"It is an interesting one as I believe that Levasseur attempted to get pardoned and was keeping a low profile. If I am not mistaken one of the requirements was that he give up his loot."
Indeed , you are correct it is an interesting one , regardless if you believe or don't believe a mass of ill gotten gains was ever hidden.
I enjoy this legend because , no one has ever really done a full on proper research on him , practically everything on the internet , is a rehash of same story , without ever bothering to check if it was true or not.
The infamous "Fiery cross of Goa" i agree , probably never existed , my opinion , someone coined it from an Indian gentleman by the name of A.K. Srimar (from memory) who wrote a book for his children in the 70's i think.
You are correct , he did apply for amnesty. Some took it up , some fled into various islands in the Indian ocean , some left for Europe.
out of an original 600 pirates , on 3 vessels , 140 left and got amnesty in the west indies from the spanish. one vessel simply got lost in a "storm" the rest stayed with la buse , then that whittled down even further.
25th jan 1724 ,John Clayton , a trusted member for La Buse arrived at St Pauls , Bourbon Island asking for amnesty on behalf of La buse and others , he was later killed at 10am , 22nd march 1724 , by 3 pirates , Daniel Agres , Richard Septon and Henri Howard.
during that year a number took up amnesty in may ....
john Bentley , jack butler , julien clous , daniel danois , leston adem , edouard jones , pierre dossier , john allen , john flacombergue , julien hordouin , samuel d'hest , francois lefevre , william martin , benjamin melly , guillaume ottroff , john perse , alexandre vre , john tea , adam johnson , edouard lahe , joseph pascal , guillaume planter.
Pirate Captain Condent , actually got 2 amnesties , the original for Bourbon , the latter for allowed to return to France.
"but as far as 'The Buzzard' burying this enormous treasure....?" or "If I am not mistaken one of the requirements was that he give up his loot."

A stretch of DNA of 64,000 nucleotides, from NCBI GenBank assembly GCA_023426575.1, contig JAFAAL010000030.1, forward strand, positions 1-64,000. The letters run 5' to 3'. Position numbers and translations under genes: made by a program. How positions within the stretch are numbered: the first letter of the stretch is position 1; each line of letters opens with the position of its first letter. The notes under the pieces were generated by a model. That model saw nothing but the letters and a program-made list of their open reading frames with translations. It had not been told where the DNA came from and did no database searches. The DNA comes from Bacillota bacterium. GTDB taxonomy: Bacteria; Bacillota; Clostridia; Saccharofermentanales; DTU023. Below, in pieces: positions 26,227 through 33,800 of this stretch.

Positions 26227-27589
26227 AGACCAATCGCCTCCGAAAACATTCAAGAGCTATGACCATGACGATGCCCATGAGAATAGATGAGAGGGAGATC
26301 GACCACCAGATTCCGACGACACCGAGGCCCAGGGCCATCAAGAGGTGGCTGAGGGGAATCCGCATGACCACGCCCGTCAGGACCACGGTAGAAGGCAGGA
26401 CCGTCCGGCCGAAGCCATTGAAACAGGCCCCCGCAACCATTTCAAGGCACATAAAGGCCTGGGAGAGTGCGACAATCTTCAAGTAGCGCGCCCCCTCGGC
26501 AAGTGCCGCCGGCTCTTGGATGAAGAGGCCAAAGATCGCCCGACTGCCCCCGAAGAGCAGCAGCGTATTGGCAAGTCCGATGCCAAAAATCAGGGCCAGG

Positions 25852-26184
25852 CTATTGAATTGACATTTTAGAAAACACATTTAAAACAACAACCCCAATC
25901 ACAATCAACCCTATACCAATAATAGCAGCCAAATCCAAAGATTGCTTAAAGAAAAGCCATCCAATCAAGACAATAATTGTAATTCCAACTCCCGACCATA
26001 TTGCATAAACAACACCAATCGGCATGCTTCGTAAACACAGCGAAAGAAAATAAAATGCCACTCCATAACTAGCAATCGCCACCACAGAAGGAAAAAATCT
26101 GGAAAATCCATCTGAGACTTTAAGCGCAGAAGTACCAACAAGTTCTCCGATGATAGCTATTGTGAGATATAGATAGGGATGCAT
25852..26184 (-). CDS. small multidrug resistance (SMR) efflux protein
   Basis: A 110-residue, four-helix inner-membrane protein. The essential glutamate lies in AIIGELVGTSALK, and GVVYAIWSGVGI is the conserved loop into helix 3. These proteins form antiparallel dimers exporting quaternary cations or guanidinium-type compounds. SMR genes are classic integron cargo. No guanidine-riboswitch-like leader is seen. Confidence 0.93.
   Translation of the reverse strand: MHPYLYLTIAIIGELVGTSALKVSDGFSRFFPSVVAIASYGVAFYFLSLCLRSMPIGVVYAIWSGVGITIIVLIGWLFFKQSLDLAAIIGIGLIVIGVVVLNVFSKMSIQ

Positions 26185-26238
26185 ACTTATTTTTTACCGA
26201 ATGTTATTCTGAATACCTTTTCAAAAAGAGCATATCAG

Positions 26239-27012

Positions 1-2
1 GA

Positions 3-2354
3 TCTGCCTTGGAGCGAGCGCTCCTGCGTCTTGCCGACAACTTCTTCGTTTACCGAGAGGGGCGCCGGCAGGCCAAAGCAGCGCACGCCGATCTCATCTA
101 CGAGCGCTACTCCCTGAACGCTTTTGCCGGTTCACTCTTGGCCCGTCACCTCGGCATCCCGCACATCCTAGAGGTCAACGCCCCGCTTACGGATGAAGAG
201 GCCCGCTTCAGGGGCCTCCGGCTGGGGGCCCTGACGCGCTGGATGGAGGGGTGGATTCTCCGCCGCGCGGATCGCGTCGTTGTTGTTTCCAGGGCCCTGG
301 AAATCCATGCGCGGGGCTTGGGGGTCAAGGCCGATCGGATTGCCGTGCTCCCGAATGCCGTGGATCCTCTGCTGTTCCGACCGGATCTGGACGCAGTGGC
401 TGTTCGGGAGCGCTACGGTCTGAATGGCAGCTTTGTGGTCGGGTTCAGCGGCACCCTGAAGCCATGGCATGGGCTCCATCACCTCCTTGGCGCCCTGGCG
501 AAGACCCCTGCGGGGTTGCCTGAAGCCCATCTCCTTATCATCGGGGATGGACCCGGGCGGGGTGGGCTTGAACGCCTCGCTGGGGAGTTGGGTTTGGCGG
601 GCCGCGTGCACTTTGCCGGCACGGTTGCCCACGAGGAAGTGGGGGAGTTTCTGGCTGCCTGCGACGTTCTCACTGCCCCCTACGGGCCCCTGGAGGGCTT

So which is more correct , if the buzzard through original documents , appears to show a stalling tactic of not coming in , does that not suggest there may just be a grain or two of truth in the legend?
(a lot of this information is online , transcribed by a researcher and historian , its his hard work into slavery on bourbon island that has made it known what information can be found , if prepared to look. )
Even to the actual journey of the Cabo through the storm , in great detail was documented and told by the viceroy himself can be found on the internet.
As for the Buzzard from birth to capture , thats for another day.
Hello Monsignor Bananas
I am glad that you are looking at this objectively and not letting things cloud your judgment.
It is fair of you two raise the two separate sentences that I made regarding whether I believe Levasseur buried a treasure or not. If he did, which seems very possible and real, I do not believe it was anywhere as big as imagined and certainly not a constructed maze of cryptic clues. He seems to have had a few decent scores during his piratical career, so the chances are he was very wealthy. It would stand to reason that as part of his pardon the authorities would look to retrieve as much of the loot as possible because from a practical point of view, what was stopping anyone fancying their chances of becoming a pirate or buccaneer and then seeking a pardon after making their fortune?
I shall hold my hands up and say that my research into this particular legend has been elementary due to the fact, even though I am curious about it, that I believe it would take too much of my time to devote to this single subject and there is other things I am working on. I commend you as it seems you have done some in-depth research and know more of the story than most.
Whatever the situation, 'The Buzzard' seems like an interesting chap...